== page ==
Types of inheritance:
The derived class inherits some or all of the traits from the base class. A class can also inherit properties from more than one class or from more than one level. A derived class with only one base class is called single inheritance and one with several base classes is called multiple inheritance. On the other hand, the traits of one class may be inherited by more than one class. The process is known as hierarchical inheritance. The mechanism of deriving a class from another ‘derived class’ is known as multilevel inheritance. The following figure shows various forms of inheritance that could be used for writing extensible programs. The direction of arrow indicates the direction of inheritance.
As we mentioned earlier, the ‘public’ qualifier, used when deriving one class from another specific that all public members of the base class become public members of the derived class. All members of the base class are inherited as they are - public as public, and protected as protected. All these access restrictions of members of the base class remain the same, whether they are accessed from the object of the base class or that of the derived class.
The ‘private’ qualifier:
If the ‘private’ is used when deriving a class, all the public and protected members of the base class become private members of the derived class, i.e., the members of the base class can be accessed only within the derived class, they can’t be accessed through an object of the derived class. The private qualifier is rarely used. It is used to end a hierarchy of classes.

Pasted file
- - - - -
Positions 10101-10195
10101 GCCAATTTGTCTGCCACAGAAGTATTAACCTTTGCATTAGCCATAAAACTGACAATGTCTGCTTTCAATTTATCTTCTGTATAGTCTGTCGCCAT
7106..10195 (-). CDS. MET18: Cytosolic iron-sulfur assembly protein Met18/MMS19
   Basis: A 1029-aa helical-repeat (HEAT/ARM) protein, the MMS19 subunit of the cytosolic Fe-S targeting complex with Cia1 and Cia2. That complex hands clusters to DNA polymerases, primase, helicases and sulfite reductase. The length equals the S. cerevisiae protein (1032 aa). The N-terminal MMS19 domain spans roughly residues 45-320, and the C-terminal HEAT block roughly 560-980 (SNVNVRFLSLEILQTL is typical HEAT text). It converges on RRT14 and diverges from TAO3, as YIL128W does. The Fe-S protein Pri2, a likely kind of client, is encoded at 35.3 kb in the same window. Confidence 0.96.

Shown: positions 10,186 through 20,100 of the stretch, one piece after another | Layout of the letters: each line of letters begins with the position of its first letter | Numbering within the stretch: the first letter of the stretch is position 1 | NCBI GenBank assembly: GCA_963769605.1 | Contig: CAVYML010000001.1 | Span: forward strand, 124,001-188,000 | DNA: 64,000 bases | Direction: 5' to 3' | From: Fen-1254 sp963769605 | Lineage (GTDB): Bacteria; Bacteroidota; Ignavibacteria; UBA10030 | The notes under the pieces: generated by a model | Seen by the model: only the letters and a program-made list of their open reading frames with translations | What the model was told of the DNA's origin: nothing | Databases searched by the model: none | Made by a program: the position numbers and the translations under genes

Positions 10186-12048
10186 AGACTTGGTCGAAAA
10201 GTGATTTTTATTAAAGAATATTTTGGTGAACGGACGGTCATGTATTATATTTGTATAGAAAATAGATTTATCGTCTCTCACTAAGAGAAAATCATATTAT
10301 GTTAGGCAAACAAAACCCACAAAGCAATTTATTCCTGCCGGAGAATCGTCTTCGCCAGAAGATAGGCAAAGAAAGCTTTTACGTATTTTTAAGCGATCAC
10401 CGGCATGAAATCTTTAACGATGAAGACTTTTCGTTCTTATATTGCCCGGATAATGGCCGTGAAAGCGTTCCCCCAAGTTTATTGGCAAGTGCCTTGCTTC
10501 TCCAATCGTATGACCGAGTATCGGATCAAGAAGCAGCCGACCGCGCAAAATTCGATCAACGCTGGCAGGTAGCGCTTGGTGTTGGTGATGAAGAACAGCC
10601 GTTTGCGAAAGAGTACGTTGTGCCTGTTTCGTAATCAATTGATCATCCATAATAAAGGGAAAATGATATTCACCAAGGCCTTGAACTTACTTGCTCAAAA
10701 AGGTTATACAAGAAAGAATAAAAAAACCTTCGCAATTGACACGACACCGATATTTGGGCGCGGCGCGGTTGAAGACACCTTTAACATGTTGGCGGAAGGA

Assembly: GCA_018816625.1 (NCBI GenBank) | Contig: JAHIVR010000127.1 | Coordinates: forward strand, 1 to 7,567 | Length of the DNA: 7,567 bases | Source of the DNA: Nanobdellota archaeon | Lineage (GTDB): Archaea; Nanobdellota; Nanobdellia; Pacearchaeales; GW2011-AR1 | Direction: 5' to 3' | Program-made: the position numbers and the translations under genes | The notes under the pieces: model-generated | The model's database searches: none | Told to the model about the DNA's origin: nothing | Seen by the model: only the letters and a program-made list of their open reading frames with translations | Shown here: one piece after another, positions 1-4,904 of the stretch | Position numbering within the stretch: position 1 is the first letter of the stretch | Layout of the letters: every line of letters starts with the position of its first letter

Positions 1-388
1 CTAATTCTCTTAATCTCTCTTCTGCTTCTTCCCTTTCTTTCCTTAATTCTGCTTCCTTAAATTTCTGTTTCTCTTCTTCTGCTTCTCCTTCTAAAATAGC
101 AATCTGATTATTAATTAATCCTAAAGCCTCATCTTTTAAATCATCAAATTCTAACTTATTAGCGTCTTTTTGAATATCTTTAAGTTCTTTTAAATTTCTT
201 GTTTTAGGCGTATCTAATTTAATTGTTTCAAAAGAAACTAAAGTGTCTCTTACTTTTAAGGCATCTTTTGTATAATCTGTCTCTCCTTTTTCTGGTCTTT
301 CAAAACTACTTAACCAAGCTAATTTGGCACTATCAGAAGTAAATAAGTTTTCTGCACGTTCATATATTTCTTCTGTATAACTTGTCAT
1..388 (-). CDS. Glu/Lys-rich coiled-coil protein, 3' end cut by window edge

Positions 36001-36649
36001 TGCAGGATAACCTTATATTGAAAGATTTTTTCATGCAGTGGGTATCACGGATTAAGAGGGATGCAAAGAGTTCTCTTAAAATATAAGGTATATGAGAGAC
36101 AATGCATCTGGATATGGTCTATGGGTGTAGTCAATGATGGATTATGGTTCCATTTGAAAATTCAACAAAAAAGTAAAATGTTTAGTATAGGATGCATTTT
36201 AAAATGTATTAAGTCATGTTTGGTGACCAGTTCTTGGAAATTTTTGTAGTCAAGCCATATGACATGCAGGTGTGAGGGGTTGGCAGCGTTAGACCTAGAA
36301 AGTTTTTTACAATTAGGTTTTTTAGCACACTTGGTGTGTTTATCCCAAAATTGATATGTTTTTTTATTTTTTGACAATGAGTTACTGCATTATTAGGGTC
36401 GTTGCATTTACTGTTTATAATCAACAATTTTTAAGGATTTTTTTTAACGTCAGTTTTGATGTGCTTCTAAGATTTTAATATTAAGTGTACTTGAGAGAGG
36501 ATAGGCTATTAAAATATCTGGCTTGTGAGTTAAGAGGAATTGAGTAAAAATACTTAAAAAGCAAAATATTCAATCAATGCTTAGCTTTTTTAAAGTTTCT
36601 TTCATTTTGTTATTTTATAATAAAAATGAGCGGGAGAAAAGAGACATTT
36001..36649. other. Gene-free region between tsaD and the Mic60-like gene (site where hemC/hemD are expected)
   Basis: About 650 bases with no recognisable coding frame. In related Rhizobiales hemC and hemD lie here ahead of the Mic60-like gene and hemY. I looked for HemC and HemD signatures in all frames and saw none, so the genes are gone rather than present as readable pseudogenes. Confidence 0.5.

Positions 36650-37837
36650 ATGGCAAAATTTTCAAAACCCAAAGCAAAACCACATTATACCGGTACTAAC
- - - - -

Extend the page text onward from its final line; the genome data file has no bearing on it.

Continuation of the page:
The ‘protected’ qualifier:
This qualifier, when used while deriving a class, specifies that all public and protected members of the base class must become protected members of the derived class. This means that, like a private inheritance, these members can’t be accessed through objects of the derived class, whereas, unlike a private inheritance, they can still be inherited and accessed by subsequent derived classes. In other words, protected inheritance does not end a hierarchy of classes, as private inheritance does.
The following table illustrates this:
(*) these members can’t be accessed from within the derived class also.
Private members of the base class are not accessible from within the derived class, whatever be the type of inheritance. They just add to the derived class member list and can be accessed only through the inherited public or protected member functions of the base class.
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